Conference presentations

Integrating Web 2.0 tools to engage young people with comorbid depression and binge drinking in evidence based Cognitive Behaviour Therapy. World Congress of Behavioural and Cognitive Therapies (WCBCT). Melbourne, Australia. 23 June 2016.

What is the role of eHealth interventions in mental health and addictions treatment? Centre for Technology and Behavioural Health, Dartmouth College, New Hampshire. 15 April 2016.

What is the role of eHealth interventions in mental health and addictions treatment? Behavioral Health and Technology, University of Virginia, USA.  11 April 2016

The iTreAD Project: using online CBT and moderated social networking to engage and assist young people with depression and binge drinking problems. SMHR, Brisbane. 2 December, 2015.

Emerging perspectives in the management of comorbid mental and additive disorders.  The role of eHealth.  UCLA invited Presenter. CPDD Symposium, Arizona, USA.  16 June, 2015.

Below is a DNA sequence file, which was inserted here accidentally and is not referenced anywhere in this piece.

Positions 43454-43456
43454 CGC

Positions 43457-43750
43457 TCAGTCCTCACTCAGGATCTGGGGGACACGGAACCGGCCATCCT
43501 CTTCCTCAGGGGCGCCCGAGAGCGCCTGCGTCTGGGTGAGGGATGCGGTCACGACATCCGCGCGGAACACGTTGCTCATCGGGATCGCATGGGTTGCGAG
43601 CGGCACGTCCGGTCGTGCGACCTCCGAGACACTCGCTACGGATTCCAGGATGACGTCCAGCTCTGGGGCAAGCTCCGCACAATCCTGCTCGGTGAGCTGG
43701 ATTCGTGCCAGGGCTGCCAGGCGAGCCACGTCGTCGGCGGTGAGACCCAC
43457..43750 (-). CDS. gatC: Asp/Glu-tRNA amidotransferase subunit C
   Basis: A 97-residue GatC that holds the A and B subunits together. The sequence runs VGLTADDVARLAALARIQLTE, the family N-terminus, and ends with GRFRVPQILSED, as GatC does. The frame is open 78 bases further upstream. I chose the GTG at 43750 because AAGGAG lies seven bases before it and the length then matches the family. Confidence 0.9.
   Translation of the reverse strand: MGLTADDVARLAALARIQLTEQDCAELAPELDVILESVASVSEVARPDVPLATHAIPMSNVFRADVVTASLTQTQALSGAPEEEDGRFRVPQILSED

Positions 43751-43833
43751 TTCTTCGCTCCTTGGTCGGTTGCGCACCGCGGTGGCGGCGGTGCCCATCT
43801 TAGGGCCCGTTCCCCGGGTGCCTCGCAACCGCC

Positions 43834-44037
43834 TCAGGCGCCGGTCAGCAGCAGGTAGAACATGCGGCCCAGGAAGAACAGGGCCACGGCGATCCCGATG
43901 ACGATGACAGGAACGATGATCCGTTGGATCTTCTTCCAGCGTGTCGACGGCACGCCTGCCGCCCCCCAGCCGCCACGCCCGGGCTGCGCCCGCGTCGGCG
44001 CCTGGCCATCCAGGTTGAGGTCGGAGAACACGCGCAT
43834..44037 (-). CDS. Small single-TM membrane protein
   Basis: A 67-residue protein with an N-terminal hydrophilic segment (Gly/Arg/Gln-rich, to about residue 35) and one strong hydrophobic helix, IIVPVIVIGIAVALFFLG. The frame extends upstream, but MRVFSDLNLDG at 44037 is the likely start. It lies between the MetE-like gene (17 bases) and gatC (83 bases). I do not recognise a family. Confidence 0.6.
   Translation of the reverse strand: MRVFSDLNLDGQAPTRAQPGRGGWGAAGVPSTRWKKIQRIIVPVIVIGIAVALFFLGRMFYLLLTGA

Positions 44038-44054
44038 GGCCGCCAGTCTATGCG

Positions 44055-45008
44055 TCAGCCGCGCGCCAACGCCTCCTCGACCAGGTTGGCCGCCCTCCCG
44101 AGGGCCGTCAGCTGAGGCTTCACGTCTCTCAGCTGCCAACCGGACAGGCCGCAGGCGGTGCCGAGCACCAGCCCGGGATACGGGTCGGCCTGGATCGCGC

Benefits: 

The current research will increase the accessibility of this evidence-based treatment program and can facilitate ongoing research with the target group. The proposed project focuses on a common clinical problem that causes substantial functional, economic and health impacts; comorbid depression and binge drinking. These conditions are currently under-treated, contribute significantly to the global disease burden and are at their peak in young people. Offering treatments of low cost and with wide reach to affected people, will address current inequities of treatment access for these problems, and provide a youth-appropriate modality of treatment delivery. These results will have profound implications for service design and health policy, and speak to important questions about the nature of treatment effects in general.

It is hypothesised that all groups will report reductions in binge drinking frequency and depression over the treatment period, but that this will be greatest for those receiving DEAL (OSA + DEAL; OSA + DEAL + Breathing Space). It is also hypothesised that those receiving OSA + DEAL + Breathing Space will complete more web-based sessions and therefore report superior reductions

Drug Type: 
Project Status: 
Current